Problematic Interactive Media Use (PIMU)

Young men's version of this guide
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Media is everywhere and most of us use some form of it every day without even thinking about it.

No one knows for sure how much time is okay to spend using media. It really depends on many things such as your ability to access media, the rules your parents have for media use, and how much of it you can personally handle without it interfering in your life.

What is PIMU?

The definition of PIMU is based on the symptoms that appear when media is overused. When  media, such as the Internet, social media, mobile apps, video games, music, TV, and movies, are overused or used obsessively, it can cause complications in your daily life. Problems can include poor school performance, conflicts with friends and family, and a variety of physical and mental health concerns. While overuse of media has been called many different names such as “Internet Addiction,” “Internet Gaming Disorder” and “Media Addiction,” all of these terms refer to Problematic Interactive Media Use (PIMU).

What can lead to PIMU?

Most of us use media in our daily lives for school, work, and keeping in touch with friends and family. PIMU can happen when a person begins spending more and more time using media and less time on other activities and interacting with people in-person. Researchers have found that if you suffer from depression, anxiety, or Attention Deficit Hyperactivity Disorder (ADHD), you may be more at risk for developing problems with media use.

PIMU can appear in one of four ways:

  1. Video gaming: including excessive gaming on a computer, console, or mobile device, where you play for hours on end, often only taking breaks when forced.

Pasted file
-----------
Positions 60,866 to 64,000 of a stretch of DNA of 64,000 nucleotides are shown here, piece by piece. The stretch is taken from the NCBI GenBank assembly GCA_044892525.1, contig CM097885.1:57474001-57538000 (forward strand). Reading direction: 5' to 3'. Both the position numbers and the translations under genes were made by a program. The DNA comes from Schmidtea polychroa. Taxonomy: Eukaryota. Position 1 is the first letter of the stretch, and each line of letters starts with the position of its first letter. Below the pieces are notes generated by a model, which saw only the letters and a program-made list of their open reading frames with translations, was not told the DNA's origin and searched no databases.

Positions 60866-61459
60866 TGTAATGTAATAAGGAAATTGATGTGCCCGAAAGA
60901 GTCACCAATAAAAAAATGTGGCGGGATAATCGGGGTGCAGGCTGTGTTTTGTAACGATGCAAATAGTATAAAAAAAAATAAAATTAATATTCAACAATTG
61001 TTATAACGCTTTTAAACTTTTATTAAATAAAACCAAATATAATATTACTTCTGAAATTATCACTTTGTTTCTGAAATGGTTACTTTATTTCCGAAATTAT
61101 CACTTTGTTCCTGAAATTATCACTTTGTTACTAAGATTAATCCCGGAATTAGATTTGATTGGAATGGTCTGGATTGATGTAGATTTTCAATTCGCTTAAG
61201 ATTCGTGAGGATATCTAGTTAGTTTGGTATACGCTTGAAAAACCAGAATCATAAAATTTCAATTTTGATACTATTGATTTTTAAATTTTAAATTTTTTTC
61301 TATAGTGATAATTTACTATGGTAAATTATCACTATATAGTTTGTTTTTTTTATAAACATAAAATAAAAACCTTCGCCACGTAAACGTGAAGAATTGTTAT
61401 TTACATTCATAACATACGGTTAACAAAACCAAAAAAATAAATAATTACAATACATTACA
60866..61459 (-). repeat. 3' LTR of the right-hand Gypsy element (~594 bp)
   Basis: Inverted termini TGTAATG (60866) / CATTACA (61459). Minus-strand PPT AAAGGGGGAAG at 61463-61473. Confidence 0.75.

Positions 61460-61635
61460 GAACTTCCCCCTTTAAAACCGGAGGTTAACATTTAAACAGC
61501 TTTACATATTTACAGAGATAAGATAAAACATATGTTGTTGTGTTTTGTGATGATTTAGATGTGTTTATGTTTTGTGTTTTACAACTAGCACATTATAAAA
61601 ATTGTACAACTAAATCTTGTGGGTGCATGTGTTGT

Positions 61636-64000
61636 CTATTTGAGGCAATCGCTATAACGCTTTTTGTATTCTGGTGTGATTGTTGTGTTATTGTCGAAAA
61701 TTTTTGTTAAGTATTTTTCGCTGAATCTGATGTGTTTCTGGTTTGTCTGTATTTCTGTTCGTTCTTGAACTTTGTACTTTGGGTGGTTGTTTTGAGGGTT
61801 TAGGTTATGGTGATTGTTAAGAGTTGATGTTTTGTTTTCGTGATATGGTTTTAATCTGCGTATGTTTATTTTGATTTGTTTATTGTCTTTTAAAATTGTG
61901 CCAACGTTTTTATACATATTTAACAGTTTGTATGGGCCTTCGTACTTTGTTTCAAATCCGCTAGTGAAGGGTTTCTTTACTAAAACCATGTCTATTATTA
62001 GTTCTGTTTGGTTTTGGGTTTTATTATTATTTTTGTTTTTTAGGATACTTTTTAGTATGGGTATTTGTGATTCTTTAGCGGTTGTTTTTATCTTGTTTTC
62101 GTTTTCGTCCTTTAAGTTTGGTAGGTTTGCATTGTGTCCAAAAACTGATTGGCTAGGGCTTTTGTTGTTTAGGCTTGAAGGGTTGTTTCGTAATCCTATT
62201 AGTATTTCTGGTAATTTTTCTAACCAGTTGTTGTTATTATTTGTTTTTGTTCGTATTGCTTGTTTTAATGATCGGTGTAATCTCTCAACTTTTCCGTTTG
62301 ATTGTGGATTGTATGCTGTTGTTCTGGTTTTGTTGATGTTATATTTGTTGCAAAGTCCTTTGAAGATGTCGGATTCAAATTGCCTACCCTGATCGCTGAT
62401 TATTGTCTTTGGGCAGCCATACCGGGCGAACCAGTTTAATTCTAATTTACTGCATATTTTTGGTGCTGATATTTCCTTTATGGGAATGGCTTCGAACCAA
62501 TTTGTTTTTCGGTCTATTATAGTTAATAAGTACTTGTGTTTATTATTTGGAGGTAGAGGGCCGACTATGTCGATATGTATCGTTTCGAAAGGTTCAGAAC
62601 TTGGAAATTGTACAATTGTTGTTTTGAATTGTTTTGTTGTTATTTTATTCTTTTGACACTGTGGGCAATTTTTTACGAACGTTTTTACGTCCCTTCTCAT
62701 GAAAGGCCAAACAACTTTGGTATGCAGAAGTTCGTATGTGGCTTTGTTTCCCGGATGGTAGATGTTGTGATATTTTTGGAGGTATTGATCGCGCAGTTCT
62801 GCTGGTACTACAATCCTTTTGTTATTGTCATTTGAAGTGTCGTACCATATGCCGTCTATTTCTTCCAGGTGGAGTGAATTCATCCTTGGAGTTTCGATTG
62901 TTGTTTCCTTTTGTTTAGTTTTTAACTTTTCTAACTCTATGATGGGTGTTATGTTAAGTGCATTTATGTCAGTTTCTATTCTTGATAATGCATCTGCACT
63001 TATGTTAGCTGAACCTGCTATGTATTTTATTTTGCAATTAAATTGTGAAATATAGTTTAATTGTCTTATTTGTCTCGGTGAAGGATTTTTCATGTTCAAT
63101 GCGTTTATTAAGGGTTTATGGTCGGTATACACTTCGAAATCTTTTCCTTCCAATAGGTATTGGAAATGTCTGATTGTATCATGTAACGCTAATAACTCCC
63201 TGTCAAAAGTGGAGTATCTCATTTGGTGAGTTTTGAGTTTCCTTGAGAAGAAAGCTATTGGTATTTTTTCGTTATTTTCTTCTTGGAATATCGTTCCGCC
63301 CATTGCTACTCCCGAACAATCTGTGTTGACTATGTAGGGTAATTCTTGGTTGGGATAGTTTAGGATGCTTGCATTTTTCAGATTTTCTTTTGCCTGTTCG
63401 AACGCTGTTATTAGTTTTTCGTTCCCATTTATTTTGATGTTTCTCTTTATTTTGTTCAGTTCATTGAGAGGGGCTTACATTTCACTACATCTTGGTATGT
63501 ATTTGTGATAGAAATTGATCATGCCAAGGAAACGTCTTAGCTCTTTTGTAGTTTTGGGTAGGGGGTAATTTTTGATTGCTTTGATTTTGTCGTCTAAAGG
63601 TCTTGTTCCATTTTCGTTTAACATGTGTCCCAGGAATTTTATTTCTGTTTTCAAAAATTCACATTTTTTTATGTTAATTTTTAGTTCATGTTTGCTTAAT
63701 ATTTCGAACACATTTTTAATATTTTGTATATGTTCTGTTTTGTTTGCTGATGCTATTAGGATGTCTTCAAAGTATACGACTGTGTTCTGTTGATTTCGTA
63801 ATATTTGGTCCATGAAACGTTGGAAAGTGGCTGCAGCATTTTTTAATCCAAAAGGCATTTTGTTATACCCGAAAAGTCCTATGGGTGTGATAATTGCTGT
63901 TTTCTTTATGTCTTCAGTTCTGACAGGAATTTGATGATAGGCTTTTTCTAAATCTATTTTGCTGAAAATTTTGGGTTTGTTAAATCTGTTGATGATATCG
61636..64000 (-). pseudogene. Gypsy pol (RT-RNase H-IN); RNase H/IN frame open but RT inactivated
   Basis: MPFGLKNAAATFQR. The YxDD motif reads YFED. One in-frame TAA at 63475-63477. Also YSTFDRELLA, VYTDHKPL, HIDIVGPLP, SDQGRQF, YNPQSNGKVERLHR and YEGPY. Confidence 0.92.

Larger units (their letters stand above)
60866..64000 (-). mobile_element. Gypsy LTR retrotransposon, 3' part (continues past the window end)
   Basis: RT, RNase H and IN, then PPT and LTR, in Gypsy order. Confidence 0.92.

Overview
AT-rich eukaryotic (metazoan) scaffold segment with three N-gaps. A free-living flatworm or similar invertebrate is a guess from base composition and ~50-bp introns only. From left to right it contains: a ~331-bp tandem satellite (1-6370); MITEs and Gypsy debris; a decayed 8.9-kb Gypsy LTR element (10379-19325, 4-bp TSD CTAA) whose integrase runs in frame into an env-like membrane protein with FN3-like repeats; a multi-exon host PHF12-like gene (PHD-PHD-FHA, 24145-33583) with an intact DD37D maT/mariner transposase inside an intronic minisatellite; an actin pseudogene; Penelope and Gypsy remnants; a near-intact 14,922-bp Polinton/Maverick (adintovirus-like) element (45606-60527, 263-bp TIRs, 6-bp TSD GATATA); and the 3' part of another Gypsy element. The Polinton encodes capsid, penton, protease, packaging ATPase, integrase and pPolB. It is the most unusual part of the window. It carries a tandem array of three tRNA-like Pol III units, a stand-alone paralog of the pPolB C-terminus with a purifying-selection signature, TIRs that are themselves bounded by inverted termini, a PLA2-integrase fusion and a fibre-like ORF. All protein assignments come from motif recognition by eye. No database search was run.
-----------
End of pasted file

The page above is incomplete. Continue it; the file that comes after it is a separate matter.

2. Social media use: including using social media as a primary way to connect with others instead of through face-to-face contact.
  3. Watching pornography: including obsessive pornography use that results in sexual performance problems such as not being able to become interested in sex without watching porn.
  4. Information-seeking: including spending hours of time online surfing websites and binge-watching videos in place of other activities.

How do I know if I have a problem with media?

It can be tough to know whether you are overusing media and technology because it is everywhere in our lives; we use media and technology in school, to connect with friends, and for our entertainment.

Ask yourself the following questions to help you understand if you are overusing media.

  • Do you constantly think about a certain type of media?
  • Do you have to spend more and more time with media in order to feel satisfied?
  • Have you tried to cut back on your media use, and found that you were unable to?
  • Do you ever feel moody, irritable, or depressed when you have to stop using media?
  • Do you use media for longer than you thought you would?
  • Have you ever had media use get in the way of school, friends, family, or your job?
  • Do you ever lie to your friends or family about how much time you spend using media?
  • Do you use media to escape your problems?
If you answered yes to any of the above questions, you may be overusing media. Extreme use of media can affect your physical and mental health. Talk to a parent(s), guardian, or trusted adult and your health care provider about your concerns and ask for help about ways to cut back on your media use.

What are some possible results of overusing media?

Problematic interactive media use can negatively affect many areas of your life. Using media too much or in ways that are unhealthy can affect how you do in school, your relationships with your friends and family, your physical health, and even how you feel about yourself.